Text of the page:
Things you should consider when determining how much you should borrow:

Do you have a budget?

While a bank will review how much you can borrow, they are considering these circumstances from their own risk assessment. Only you can review your situation and lifestyle to consider how much you can afford to repay and still live the life you desire. One of the best ways to do this is to create a comprehensive budget that looks at your income, expenses and how you can best disperse your money.

Need help putting together your budget? Download our free Budget Planner today!  

Remember to factor in unexpected expenses. In reality, things will happen when you least expect them – funny how that happens! The best way to manage these situations is to be prepared and have an emergency fund that you can access when and if these situations arise. In undertaking this process, it is often much easier to see how much you should borrow to achieve your desired lifestyle while looking at the bigger picture.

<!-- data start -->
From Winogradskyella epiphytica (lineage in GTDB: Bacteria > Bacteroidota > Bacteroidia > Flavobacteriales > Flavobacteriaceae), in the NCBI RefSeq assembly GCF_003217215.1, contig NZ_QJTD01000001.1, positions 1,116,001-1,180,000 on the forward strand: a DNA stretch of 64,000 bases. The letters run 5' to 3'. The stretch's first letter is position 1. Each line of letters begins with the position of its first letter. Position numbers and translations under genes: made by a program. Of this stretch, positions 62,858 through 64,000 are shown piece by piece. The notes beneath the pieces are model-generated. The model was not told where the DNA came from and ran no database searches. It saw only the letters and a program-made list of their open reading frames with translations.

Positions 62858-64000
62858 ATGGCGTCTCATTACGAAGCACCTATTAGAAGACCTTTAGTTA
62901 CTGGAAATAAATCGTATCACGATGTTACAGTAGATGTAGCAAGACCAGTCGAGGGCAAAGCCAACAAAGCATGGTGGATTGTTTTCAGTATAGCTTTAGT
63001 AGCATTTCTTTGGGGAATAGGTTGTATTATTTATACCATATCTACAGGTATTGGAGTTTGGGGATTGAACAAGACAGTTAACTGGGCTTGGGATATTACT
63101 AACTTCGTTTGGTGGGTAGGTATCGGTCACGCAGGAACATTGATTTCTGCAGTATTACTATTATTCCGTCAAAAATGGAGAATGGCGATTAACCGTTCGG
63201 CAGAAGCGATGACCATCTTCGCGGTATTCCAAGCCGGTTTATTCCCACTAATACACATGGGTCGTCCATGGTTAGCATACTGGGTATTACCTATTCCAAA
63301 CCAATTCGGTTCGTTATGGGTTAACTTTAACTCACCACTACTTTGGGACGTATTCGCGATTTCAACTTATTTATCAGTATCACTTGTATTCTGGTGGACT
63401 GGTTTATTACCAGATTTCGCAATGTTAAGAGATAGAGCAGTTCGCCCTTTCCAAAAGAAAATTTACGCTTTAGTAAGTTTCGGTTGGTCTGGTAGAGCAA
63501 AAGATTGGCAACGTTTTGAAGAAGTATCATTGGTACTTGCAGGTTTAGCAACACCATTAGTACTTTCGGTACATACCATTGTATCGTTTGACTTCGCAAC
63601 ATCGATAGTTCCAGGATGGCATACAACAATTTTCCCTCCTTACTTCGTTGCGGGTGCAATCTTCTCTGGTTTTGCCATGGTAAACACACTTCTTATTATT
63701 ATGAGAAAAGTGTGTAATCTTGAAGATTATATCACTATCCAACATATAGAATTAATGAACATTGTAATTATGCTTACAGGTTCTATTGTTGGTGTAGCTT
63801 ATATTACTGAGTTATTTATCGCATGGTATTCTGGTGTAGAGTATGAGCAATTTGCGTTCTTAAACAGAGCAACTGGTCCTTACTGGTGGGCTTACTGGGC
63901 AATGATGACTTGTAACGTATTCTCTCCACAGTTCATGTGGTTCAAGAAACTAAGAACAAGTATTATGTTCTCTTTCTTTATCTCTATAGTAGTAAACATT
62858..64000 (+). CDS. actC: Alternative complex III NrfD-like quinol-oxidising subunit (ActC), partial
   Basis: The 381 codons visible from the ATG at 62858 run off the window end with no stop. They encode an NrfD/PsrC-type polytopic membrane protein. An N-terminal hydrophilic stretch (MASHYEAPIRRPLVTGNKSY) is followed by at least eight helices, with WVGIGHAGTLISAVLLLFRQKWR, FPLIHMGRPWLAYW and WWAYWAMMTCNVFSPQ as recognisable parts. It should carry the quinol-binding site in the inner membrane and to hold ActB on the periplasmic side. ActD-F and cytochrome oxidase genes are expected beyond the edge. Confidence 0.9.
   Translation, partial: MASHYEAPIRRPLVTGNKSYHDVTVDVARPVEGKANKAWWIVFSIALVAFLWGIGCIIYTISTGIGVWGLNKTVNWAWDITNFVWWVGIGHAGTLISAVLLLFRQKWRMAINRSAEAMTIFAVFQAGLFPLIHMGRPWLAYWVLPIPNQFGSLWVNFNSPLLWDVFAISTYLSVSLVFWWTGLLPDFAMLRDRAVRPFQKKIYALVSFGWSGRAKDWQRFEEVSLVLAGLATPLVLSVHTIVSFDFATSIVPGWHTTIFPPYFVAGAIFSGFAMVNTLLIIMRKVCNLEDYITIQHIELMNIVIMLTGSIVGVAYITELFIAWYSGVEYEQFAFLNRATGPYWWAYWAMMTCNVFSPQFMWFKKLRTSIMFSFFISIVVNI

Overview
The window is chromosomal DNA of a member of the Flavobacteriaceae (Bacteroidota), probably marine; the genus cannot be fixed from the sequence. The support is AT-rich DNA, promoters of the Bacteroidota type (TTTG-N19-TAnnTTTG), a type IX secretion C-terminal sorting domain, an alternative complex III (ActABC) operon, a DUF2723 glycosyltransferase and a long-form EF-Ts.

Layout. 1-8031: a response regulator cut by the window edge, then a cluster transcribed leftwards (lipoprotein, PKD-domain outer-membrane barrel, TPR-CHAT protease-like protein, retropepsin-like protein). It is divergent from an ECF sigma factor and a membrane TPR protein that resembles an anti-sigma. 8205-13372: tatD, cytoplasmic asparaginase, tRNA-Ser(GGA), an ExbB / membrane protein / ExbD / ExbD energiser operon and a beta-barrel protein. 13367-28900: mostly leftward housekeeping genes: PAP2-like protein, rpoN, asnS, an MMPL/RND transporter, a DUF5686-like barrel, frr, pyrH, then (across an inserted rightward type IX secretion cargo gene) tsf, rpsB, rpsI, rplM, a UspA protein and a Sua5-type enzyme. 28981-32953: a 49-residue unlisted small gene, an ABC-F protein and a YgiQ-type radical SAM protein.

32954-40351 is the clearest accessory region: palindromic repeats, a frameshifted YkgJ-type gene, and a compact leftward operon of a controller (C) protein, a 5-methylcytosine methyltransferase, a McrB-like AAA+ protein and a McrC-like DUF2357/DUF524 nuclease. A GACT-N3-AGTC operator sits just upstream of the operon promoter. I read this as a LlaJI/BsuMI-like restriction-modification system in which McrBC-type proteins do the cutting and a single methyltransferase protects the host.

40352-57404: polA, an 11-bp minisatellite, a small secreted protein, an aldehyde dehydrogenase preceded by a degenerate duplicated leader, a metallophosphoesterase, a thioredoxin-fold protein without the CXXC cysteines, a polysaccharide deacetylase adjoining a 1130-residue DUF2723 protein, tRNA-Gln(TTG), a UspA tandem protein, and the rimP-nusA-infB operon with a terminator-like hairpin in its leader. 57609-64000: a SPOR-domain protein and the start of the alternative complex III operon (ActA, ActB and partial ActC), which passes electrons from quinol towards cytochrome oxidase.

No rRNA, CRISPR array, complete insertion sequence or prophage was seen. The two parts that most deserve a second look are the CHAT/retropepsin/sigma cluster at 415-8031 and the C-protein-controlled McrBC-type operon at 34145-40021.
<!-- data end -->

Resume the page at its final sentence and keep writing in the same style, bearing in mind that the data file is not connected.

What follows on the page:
How much of your income do you feel comfortable putting towards your mortgage?

Typically, mortgage stress is defined as a situation where someone is spending more than 30% of their household income on mortgage repayments. However, it’s not always that straight forward. People may choose to pay more than 30% of their income to reduce their debt or, if they have a higher income, they may be in a position where they can comfortably attribute more than 30% of their income to their home loan repayments.

It’s important to review your circumstances to see what would work best for you. You may have an idea around how much you should borrow, but we suggest discussing this with your finance broker.